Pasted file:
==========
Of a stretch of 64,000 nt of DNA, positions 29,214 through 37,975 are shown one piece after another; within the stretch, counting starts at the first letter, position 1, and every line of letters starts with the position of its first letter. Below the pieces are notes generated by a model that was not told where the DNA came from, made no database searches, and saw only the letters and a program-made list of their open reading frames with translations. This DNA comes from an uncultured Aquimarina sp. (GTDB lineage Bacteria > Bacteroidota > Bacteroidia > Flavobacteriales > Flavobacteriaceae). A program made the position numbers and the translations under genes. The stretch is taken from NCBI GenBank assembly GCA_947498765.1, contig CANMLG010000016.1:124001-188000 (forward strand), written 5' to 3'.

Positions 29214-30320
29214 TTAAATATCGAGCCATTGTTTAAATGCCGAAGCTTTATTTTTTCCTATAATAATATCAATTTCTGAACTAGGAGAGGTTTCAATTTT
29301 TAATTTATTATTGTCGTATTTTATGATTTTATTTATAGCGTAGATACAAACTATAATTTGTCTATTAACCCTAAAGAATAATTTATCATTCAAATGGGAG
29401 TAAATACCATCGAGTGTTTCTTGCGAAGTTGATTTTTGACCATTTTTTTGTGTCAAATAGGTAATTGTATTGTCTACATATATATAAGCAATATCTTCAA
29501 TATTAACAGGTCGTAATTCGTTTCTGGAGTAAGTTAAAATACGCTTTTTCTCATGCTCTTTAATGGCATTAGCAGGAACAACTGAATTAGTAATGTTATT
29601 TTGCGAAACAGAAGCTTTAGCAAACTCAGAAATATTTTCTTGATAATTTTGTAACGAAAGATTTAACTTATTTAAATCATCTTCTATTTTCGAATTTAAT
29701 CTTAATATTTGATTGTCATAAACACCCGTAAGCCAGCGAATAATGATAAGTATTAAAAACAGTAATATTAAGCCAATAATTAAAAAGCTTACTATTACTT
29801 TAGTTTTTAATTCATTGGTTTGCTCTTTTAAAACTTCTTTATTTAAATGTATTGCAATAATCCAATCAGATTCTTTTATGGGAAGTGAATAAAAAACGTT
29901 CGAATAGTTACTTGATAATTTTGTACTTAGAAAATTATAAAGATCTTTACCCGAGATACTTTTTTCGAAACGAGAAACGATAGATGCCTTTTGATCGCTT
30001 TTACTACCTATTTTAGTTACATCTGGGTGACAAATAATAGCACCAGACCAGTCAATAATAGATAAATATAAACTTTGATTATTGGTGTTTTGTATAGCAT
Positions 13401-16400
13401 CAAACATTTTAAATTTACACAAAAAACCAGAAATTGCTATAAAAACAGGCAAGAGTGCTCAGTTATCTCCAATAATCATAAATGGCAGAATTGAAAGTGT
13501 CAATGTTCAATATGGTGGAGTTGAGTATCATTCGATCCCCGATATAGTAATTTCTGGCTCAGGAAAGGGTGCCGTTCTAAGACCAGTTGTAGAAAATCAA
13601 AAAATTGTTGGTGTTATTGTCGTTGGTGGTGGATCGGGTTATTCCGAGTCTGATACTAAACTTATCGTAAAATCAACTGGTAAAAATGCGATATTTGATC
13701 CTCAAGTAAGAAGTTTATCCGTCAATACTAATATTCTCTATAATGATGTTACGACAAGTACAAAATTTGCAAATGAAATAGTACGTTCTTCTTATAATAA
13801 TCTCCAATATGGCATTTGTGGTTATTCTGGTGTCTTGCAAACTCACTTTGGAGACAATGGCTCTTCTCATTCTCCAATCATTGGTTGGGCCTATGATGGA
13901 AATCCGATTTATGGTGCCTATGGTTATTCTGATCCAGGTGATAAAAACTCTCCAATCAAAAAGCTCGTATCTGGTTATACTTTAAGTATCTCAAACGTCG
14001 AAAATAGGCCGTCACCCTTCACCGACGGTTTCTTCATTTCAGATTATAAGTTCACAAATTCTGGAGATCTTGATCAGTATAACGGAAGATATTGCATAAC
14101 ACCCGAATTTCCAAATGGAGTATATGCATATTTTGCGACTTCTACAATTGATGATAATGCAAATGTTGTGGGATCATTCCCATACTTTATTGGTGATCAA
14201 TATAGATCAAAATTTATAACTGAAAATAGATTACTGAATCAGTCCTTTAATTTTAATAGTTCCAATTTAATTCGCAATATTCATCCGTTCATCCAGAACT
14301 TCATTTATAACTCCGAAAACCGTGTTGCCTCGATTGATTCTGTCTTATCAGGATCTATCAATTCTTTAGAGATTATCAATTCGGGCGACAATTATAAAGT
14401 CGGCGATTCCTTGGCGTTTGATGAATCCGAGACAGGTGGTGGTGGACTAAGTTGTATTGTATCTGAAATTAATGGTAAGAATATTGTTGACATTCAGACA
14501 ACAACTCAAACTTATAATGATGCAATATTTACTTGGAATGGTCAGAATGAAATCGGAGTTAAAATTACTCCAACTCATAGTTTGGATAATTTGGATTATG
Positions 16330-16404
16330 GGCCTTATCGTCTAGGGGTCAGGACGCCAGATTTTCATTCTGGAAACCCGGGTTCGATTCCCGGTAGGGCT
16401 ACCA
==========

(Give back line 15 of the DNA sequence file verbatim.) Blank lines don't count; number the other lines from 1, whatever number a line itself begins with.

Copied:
13601 AAAATTGTTGGTGTTATTGTCGTTGGTGGTGGATCGGGTTATTCCGAGTCTGATACTAAACTTATCGTAAAATCAACTGGTAAAAATGCGATATTTGATC